In one of the most telling passages of the Talmud, the sages famously taught that if a person is wise, then they have the capacity to learn from all people (Pirkei Avot 4:1). This paradigmatic “wise person” could have been measured against so many other factors: by age, by wealth, by the number of books in their personal library, by the number of degrees hanging on the wall, perhaps even by the ability to solve complex philosophical or societal problems; none of these were sufficient. Rather, it was the unique ability to look in to the hearts of others and listen to them—with intentionality—that the sages deemed worthy as an essential building block to true wisdom.

It is easy to gain teachers. It is easy to seek out gurus. But turning everyone into a teacher is a rare art. To be sure, this is not some moral relativism that attempts to suggest that everyone has the same intellectual and moral capabilities. There are individuals more worthy of being placed in the moral position of gaining students in the first place. At the same time, there is no individual that isn’t worthy of being called a teacher if we have the ability to identify their merit. It would be an affront to the Creator to suggest that one of the humans created in the image of God had nothing to teach us.

Rabbi Simcha Zissel Ziv, the founder of the preeminent pre-Shoah yeshiva Kelm Talmud Torah, had a beautiful way of explaining this teaching:

Every person that has a special feeling for a certain endeavor will be extremely sensitive when she sees any little thing having to do with that endeavor. For example: When a tailor meets someone he will immediately look at his clothes, the shoemaker – at the shoes, the milliner – at the hat. Similarly, a merchant will be very sensitive to any words or actions that will have an impact on his merchandise. Another type of person would not see or hear any of these things because his heart is not given to inquire and investigate anything from these matters because he has no desire for them…all of this, if one is not engaged in such activities will not notice them when performed by others. If this is the case, then one who “learns from every person,” behold, this is a great “merchant,” he trades in everything and thus he understands the necessity to learn from the other and thus is called “Wise.”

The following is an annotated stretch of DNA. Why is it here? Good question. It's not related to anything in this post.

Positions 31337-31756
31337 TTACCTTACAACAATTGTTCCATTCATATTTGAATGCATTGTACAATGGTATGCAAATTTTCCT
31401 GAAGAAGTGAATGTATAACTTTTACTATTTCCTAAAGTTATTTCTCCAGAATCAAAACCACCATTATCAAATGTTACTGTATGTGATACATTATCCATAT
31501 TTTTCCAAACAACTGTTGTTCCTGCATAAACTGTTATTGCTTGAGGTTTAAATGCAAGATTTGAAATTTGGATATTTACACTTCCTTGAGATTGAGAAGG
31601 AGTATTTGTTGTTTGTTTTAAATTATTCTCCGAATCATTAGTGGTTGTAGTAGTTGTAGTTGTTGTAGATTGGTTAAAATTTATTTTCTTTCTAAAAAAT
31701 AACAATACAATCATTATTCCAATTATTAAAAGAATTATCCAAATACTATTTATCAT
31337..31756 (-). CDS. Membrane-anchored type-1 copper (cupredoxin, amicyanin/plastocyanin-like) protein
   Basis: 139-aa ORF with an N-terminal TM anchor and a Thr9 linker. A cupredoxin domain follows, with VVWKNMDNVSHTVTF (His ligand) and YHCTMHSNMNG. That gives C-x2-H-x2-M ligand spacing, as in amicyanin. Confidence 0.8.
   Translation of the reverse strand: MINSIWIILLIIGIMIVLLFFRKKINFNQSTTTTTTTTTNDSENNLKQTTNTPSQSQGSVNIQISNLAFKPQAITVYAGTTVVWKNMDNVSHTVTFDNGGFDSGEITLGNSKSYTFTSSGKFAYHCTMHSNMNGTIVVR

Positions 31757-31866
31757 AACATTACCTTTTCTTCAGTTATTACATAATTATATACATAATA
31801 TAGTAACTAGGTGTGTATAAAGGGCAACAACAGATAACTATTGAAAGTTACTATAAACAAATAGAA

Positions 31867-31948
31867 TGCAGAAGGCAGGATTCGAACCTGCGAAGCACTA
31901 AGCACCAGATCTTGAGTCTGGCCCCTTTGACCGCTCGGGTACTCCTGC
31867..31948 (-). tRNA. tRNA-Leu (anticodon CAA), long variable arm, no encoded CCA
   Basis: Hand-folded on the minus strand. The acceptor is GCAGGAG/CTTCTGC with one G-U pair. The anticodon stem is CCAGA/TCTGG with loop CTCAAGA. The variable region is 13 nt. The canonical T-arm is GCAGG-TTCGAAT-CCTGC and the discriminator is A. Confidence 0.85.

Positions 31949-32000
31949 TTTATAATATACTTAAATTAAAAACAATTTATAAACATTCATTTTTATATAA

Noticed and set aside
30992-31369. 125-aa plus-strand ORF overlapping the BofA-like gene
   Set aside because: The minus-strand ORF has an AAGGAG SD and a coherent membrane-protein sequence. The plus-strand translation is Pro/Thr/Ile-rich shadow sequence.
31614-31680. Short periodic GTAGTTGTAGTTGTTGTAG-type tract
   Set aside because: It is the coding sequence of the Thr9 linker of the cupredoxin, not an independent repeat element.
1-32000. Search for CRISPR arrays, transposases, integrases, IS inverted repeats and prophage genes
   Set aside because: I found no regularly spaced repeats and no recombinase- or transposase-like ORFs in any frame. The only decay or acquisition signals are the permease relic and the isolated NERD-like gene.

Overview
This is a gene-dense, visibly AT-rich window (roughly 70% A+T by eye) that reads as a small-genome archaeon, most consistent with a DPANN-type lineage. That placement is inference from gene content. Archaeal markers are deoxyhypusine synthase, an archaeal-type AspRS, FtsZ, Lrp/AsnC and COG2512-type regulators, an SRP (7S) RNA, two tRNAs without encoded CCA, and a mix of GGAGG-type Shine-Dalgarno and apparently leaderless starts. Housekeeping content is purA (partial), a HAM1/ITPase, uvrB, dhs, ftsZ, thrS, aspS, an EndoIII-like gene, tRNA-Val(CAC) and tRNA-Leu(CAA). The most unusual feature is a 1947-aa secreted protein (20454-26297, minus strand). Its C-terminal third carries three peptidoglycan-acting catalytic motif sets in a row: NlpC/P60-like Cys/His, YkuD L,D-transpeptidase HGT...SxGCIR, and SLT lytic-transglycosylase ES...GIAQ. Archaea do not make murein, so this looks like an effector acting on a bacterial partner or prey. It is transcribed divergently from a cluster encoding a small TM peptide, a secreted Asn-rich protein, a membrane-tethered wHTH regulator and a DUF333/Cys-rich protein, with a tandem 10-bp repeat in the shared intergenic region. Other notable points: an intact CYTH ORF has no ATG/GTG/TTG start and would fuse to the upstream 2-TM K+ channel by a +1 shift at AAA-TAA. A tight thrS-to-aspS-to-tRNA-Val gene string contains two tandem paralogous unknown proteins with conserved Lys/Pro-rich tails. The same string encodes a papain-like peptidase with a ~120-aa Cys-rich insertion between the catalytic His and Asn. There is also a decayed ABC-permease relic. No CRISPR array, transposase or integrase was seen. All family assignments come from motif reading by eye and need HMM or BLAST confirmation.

We can learn from others’ glories as we learn from others’ traumas. Sadly, pain is a constitutive feature of the human condition.  London-based, Somalian poet Warsan Shire wrote:

later that night
i held an atlas in my lap
ran my fingers across the whole world
and whispered
where does it hurt?
it answered
everywhere
everywhere
everywhere.

Indeed, pain is everywhere. We can learn from how others respond to their challenges and how others persevere. We can also learn from how others work, love, thrive, even move. Sometimes it is in the smallest things that we can learn the most. British poet William Blake placed it the cosmic schema best:

To see a world in a grain of sand,

And heaven in a wild flower,

Hold infinity in the palm of your hand,

And eternity in an hour.

(Auguries of Innocence, I. 1-4)

There’s no person in the world who is uninteresting. Everyone has a story to tell. Everyone has a unique perspective of the universe. If we don’t find someone interesting, it is our myopia at fault. We must take out the spiritual flashlight and look for the gems that are right before our eyes. And our souls.

Rabbi Dr. Shmuly Yanklowitz is the President & Dean of the Valley Beit Midrash, the Founder & President of Uri L’Tzedek, the Founder and CEO of The Shamayim V’Aretz Institute and the author of nine books on Jewish ethicsNewsweek named Rav Shmuly one of the top 50 rabbis in America.